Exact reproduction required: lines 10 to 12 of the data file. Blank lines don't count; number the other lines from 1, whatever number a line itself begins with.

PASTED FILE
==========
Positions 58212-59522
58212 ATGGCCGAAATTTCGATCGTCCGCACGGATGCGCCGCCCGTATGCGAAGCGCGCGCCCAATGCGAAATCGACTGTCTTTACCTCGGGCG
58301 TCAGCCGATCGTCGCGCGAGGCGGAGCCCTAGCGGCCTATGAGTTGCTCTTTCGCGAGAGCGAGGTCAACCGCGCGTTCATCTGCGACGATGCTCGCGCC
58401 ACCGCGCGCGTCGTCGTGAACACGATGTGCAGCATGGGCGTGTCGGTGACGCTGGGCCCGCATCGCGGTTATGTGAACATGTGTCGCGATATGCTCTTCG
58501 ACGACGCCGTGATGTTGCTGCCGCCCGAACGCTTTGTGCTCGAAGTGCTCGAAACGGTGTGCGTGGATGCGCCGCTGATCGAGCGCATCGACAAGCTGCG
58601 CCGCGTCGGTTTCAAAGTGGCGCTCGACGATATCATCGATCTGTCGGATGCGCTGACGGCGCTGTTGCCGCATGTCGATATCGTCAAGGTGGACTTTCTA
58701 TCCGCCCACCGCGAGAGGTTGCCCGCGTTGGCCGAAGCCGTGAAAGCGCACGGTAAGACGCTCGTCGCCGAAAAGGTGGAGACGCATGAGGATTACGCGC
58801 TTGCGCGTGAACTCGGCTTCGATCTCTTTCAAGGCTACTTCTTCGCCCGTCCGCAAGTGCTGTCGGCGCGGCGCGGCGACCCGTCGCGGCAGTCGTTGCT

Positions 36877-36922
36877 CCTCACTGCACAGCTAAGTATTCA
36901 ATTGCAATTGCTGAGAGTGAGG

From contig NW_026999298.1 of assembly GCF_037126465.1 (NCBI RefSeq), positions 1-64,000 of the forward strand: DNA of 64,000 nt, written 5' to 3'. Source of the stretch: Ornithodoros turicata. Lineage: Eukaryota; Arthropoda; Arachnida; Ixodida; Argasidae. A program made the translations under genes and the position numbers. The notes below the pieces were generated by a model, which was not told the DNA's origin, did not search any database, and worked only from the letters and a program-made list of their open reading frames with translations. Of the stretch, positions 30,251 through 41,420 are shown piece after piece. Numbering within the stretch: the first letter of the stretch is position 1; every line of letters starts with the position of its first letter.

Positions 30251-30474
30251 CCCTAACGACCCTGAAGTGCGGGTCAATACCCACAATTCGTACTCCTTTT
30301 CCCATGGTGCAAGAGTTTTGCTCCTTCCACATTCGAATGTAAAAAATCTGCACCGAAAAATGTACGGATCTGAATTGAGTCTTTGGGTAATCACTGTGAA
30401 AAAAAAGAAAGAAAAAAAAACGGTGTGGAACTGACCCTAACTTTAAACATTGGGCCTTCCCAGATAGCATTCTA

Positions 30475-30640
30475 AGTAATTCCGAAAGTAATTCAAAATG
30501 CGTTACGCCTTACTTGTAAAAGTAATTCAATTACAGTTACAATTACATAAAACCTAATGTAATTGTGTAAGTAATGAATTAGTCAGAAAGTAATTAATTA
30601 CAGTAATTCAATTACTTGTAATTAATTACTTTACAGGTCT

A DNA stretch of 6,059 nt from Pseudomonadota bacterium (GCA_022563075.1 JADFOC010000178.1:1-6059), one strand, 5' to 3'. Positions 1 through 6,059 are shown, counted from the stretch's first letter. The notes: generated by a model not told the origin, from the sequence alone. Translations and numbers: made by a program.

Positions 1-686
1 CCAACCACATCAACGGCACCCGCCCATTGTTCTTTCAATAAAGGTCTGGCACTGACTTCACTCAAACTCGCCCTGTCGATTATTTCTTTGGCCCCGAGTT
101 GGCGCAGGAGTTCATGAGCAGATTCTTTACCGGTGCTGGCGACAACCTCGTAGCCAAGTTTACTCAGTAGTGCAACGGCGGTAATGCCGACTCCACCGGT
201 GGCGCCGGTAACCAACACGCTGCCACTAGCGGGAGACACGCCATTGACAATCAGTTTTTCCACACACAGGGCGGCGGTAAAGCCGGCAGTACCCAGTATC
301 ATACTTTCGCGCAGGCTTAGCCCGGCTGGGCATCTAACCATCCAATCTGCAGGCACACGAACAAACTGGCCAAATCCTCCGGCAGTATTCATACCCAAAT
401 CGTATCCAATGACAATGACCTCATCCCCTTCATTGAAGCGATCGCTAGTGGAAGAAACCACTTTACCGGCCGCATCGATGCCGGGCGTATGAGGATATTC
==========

36877 CCTCACTGCACAGCTAAGTATTCA
36901 ATTGCAATTGCTGAGAGTGAGG

From contig NW_026999298.1 of assembly GCF_037126465.1 (NCBI RefSeq), positions 1-64,000 of the forward strand: DNA of 64,000 nt, written 5' to 3'. Source of the stretch: Ornithodoros turicata. Lineage: Eukaryota; Arthropoda; Arachnida; Ixodida; Argasidae. A program made the translations under genes and the position numbers. The notes below the pieces were generated by a model, which was not told the DNA's origin, did not search any database, and worked only from the letters and a program-made list of their open reading frames with translations. Of the stretch, positions 30,251 through 41,420 are shown piece after piece. Numbering within the stretch: the first letter of the stretch is position 1; every line of letters starts with the position of its first letter.